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Neiman Marcus Takes Show on the Road to China

Company staged its first fashion show on the mainland in its latest bid to make more consumers aware of its recently launched e-commerce site in the country.

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SHANGHAI — Neiman Marcus Group took to this city’s historic Bund waterfront to stage its first fashion show on the mainland in its latest bid to make more consumers aware of its recently launched e-commerce site in China.

This story first appeared in the April 1, 2013 issue of WWD.  Subscribe Today.

Ken Downing, Neiman’s senior vice president and fashion director, curated the event, which featured spring collections from nine brands, including Valentino, Reed Krakoff, Alexander McQueen, Donna Karan and Tory Burch.

The two-hour-long event took place last Thursday in what is now a closed Armani store on the ground floor of Three on the Bund, which is home to several high-end restaurants and an art gallery. It was a low-key affair. Only a few hundred casually dressed guests were invited, who organizers said were mostly customers or potential customers, as well as artists, musicians and socialites. Some had won tickets to attend via a giveaway that Neiman Marcus organized online.

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Attendees sat around a catwalk that snaked through the former retail space, which was dimly lit and had little decor except for Neiman Marcus logos and flat-screen TVs showing live feeds of the show and other promotional videos. A short cocktail party preceded the runway show.

“I wanted to showcase the breadth of what we have but also wanted to be really trend-relevant,” said Downing, who was visiting China for the first time. He added that he included designers that he knew were popular in the country, as well as some who were less known here.

That morning, Downing met with local artists. Earlier in the week, he met with bloggers and journalists at another promotional event in Beijing that showcased designers and trends for the season. Thursday’s fashion show was covered by local Chinese video portals such as Youku.com and Tudou.com.

Last March the luxury retailer revealed it had invested $28 million in Glamour Sales Holdings, an Asian-based e-commerce site specializing in flash sales. Neiman has since invested another $10 million in the company and now owns a 44 percent stake in Glamour, which has helped the American retailer build its China business. In December the company launched neimanmarcus.com.cn.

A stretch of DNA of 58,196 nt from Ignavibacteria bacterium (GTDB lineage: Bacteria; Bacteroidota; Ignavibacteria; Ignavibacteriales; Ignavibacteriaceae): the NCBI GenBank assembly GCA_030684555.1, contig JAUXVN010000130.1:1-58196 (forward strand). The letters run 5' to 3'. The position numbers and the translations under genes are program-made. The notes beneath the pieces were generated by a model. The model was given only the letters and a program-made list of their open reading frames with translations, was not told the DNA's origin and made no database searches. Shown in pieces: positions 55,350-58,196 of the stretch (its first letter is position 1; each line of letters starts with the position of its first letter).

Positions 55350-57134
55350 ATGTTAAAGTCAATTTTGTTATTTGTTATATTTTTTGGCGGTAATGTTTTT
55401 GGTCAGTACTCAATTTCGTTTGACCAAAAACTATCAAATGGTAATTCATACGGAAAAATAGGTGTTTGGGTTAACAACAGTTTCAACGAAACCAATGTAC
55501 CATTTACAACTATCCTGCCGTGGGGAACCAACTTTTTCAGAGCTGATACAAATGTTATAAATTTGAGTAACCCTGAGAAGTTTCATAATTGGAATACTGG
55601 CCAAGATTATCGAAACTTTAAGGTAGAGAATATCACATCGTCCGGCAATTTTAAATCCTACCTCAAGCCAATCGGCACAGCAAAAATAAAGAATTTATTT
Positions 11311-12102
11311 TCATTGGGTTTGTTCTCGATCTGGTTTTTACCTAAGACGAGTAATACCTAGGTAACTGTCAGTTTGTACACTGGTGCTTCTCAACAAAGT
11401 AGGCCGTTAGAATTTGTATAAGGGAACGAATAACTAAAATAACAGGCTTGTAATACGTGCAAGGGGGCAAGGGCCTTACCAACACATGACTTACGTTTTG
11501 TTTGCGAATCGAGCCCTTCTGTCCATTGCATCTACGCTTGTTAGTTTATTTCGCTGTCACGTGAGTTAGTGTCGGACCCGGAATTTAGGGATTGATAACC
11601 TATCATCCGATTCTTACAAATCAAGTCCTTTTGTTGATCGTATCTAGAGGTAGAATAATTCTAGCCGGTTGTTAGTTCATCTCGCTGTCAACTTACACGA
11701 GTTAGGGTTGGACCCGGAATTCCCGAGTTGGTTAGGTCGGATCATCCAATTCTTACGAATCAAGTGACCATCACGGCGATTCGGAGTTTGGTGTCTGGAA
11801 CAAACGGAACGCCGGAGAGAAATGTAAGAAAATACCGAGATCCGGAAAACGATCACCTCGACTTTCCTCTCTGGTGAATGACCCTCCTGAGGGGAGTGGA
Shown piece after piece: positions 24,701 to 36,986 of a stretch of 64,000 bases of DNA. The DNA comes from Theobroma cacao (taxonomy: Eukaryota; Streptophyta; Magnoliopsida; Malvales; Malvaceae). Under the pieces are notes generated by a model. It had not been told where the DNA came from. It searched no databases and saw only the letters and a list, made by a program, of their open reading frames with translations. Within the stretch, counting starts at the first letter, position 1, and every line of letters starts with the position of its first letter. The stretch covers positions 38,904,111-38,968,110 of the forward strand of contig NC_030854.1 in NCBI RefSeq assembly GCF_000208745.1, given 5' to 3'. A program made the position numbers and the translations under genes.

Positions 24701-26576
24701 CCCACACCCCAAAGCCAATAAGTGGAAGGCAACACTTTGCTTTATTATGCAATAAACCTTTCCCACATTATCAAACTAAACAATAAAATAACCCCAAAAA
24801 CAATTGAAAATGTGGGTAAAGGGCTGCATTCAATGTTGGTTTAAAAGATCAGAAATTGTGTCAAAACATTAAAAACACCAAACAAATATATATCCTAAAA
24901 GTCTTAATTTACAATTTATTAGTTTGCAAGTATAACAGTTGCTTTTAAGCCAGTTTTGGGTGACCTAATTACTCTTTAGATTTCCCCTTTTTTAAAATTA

Lindy Rawlinson, vice president and managing director of Neiman’s online operations in China, declined to discuss sales on the Chinese site. She said that the amounts consumers spend in one transaction here have been higher than those for Neiman’s e-commerce business in America and that there has been a notable amount of traffic coming from second- and third-tier cities across the country.

“We know that not everyone knows Neiman Marcus, and that is a challenge for us here,” she said. “Clearly it is something we have to continue to work on to expand the awareness with customers.”

Reaching out to key opinion leaders online, such as fashion bloggers, has been a key component of Neiman’s marketing strategy in China. Moving forward, Rawlinson said, the retailer will continue to ramp up both online and print campaigns to generate more brand awareness.

She said the entrance of other luxury e-commerce players to China, such as Yoox and Net-a-Porter, will help business by migrating consumers accustomed to shopping online for discounts to buying products on the Internet at full price. Competition is definitely heating up in the world of online retailing. China is now the world’s second-largest e-tail market, after the U.S., with estimates as high as $210 billion for revenue last year, according to a recent study by McKinsey & Company.

“The full-price market is growing,” Rawlinson said. “It is relatively newer in China. We all will complement each other and will help the market to grow.”

Neiman Marcus will hold similar events, ranging from showroom presentations to fashion shows, each season in China. Upcoming events will likely take place beyond Beijing and Shanghai, in second- and third-tier cities.

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